TNCs increasingly participate in agricultural production via non-equity modes of entry, such as contract farming. Today, they are active in contract farming in over 110 developing and transition economies, spanning a wide range of commodities, and in some cases account for a high share of local agricultural output. TNCs´ contractual relationships with local farmers can help avert some risks and produce major benefits. These companies provide various inputs to a large number of small farmers, including skills transfer, financial and technological assistance, and linkages to global markets. All of this is conducive to promoting sustainable and pro-poor agricultural development. However, one should not expect miracles. We have also to recognize that the actual size of FDI in the sector is still low, and that potential risks, such as land grab, may pose serious threats to developing- country farmers.
Sound policymaking can make a huge difference to the success of TNC involvement in agriculture. At the national level, a comprehensive and coherent policy framework is called for. At the multilateral level, this can be supported through the development of a set of principles for "responsible investment in agriculture". I am proud that UNCTAD, responding to the Declaration of the FAO World Summit of 2009 and General Assembly resolution A/RES/64/192, has been spearheading this development, together with the FAO, the World Bank and IFAD. This afternoon´s session will focus on the issue of responsible investment, which is at the top of the international investment policymaking agenda. Indeed, as we speak, consultations are under way within the framework of the annual Spring Meetings of the World Bank and the IMF on these principles.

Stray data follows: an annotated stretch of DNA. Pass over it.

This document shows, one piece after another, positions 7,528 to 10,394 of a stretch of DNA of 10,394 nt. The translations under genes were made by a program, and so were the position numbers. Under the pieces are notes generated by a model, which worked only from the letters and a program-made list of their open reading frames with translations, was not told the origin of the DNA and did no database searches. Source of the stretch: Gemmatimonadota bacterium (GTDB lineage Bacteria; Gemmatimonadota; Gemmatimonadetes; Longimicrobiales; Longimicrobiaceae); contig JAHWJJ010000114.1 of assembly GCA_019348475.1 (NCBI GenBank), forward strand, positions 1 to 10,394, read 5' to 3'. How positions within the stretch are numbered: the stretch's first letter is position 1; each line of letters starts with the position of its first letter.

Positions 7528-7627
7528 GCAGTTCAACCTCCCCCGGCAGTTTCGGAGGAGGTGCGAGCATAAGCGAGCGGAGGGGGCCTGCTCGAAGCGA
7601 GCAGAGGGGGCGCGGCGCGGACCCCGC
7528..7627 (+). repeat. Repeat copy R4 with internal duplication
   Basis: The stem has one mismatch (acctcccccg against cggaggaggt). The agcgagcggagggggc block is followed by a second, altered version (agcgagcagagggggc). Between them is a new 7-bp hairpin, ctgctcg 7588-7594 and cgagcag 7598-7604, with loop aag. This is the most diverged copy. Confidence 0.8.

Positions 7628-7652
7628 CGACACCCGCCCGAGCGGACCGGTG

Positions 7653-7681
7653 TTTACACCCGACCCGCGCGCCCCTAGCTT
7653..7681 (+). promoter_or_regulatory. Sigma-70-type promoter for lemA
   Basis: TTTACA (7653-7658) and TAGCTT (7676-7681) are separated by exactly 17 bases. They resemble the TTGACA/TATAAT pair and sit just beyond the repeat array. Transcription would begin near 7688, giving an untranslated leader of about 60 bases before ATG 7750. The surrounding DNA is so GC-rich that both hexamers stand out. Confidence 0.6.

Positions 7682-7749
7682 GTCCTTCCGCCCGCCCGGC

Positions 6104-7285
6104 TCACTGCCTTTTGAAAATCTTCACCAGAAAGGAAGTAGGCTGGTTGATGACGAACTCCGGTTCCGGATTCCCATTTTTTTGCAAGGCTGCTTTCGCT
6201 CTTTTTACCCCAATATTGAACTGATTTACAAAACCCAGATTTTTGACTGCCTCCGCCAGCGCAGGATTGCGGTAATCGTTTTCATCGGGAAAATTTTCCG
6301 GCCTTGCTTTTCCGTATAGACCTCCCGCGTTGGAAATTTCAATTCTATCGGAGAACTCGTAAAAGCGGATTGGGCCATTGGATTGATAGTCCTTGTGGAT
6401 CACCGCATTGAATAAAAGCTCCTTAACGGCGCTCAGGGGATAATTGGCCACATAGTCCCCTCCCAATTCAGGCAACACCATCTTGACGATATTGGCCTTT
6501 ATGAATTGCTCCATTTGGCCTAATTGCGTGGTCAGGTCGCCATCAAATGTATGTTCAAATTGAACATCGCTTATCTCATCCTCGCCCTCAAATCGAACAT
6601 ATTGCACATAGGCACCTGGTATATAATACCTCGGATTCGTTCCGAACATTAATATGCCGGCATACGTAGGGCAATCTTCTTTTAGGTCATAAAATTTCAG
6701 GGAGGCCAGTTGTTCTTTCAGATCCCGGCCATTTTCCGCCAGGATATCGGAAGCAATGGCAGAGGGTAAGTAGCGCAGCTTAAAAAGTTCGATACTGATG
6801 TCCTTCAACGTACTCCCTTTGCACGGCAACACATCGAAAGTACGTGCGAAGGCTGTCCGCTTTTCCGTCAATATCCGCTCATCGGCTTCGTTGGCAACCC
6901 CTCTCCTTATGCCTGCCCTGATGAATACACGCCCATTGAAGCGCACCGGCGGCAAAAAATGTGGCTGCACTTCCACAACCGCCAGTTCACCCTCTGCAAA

Ladies and gentlemen,
Turning now to the second substantive agenda item, efficiency in public investment, the financial crisis has intensified the focus on public investment as a potential countercyclical policy tool. UNCTAD´s research has explored the conditions under which public investment can play a decisive role in realizing government policy goals for growth and poverty reduction. Public investment in administrative efficiency can also yield important gains for developing economies. Investing in the efficiency of public administration is a necessary condition for improving business facilitation, through the removal of unnecessary burdens and disincentives to enterprise activities. It also helps promote domestic and foreign investment.